NEW YORK (XINHUA) - Facebook may turn into a "digital graveyard", with more dead users making up the world's largest social network than the living, a new study has suggested.
A minimum of 1.4 billion users will pass away before 2100 if the tech giant ceases to attract new users as of 2018, according to a study published in the journal Big Data & Society.
However, if the network continues expanding at current rates, this number will exceed 4.9 billion.
By the end of the century, 44 per cent of dead profiles come from Asia, with India and Indonesia accounting for almost half of the number. And by 2070, deceased users will outnumber the living on Facebook, the study said.
Internet users leave vast volumes of online data behind when passing away, commonly referred to as digital remains.
The study said this phenomenon is gaining increasing attention within the academic community.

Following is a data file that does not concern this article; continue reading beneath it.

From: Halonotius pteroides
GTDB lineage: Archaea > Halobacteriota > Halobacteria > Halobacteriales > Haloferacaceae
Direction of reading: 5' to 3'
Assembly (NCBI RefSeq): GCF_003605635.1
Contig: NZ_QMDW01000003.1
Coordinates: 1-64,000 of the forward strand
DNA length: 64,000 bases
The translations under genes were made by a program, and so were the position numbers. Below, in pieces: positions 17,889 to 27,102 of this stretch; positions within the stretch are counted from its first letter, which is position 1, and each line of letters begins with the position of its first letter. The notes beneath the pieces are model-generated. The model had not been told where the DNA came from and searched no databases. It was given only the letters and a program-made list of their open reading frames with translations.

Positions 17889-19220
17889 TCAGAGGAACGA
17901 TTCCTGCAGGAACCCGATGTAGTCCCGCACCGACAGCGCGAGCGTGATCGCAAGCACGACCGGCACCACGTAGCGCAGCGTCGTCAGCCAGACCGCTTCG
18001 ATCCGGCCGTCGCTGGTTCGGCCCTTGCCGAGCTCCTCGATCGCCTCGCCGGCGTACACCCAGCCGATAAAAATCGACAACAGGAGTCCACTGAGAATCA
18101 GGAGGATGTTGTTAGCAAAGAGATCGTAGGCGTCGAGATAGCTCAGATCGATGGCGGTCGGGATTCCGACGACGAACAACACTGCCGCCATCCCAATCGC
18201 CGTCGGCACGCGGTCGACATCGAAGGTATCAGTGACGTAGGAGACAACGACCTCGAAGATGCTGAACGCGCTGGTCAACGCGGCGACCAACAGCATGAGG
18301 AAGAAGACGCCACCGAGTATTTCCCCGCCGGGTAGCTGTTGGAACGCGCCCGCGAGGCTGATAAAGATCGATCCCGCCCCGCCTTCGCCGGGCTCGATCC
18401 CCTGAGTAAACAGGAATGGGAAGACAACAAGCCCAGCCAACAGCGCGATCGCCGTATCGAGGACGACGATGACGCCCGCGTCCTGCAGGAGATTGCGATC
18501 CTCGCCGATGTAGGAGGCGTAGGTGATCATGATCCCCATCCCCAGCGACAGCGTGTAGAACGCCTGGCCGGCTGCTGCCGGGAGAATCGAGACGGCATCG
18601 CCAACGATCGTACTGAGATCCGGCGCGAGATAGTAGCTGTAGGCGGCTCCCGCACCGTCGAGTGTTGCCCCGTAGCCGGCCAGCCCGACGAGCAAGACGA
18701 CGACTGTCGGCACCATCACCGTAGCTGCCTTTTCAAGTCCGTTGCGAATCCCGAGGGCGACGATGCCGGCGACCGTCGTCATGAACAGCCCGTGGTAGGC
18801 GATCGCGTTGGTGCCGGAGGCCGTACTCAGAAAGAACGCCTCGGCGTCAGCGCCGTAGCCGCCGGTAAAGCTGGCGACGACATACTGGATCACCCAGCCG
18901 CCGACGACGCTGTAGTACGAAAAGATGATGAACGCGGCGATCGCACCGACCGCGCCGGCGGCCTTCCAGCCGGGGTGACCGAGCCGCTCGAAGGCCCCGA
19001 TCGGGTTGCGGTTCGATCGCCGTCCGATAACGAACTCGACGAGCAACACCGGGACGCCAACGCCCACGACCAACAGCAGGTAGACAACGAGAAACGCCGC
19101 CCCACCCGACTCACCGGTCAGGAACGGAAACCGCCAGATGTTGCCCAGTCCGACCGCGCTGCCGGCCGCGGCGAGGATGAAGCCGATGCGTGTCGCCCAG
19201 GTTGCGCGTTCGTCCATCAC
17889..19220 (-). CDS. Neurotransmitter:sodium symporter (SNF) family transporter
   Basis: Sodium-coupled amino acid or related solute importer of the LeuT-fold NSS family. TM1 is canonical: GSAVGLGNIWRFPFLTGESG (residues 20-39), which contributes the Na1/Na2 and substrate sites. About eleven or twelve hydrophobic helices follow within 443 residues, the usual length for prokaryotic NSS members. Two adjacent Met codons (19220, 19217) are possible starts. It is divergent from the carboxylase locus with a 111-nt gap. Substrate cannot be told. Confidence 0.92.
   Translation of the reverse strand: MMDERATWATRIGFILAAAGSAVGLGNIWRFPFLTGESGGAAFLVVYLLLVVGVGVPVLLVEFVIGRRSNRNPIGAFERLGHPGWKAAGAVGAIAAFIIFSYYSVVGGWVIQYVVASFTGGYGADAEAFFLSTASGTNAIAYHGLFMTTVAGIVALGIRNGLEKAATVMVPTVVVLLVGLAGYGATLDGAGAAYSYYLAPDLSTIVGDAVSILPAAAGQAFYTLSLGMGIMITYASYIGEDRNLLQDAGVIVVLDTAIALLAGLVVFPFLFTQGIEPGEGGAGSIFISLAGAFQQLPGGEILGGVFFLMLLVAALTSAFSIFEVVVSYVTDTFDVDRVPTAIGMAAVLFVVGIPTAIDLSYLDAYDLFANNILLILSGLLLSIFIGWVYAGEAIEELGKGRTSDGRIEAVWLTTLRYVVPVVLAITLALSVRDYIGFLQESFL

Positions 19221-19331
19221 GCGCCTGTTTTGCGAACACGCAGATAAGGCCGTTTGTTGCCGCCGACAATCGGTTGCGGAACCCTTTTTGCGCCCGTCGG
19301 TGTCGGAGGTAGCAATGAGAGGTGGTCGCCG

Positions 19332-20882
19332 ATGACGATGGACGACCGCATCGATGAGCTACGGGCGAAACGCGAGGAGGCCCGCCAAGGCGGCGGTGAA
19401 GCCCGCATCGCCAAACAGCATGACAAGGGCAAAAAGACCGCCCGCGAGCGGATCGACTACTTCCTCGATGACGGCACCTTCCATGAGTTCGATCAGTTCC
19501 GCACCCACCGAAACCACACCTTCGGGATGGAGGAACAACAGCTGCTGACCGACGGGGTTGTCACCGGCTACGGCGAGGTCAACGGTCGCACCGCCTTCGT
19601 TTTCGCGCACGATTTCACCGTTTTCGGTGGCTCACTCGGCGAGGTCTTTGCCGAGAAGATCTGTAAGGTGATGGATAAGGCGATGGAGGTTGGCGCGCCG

Scholars of law and related areas are investigating new dilemmas arising from inheritance of digital estates and issues of posthumous online privacy.
"The management of our digital remains will eventually affect everyone who uses social media, since all of us will one day pass away and leave our data behind," Mr Carl Ohman, lead author of the study and a doctoral candidate at the Oxford Internet Institute, said.
"But the totality of the deceased user profiles also amounts to something larger than the sum of its parts. It is, or will at least become, part of our global digital heritage," he added.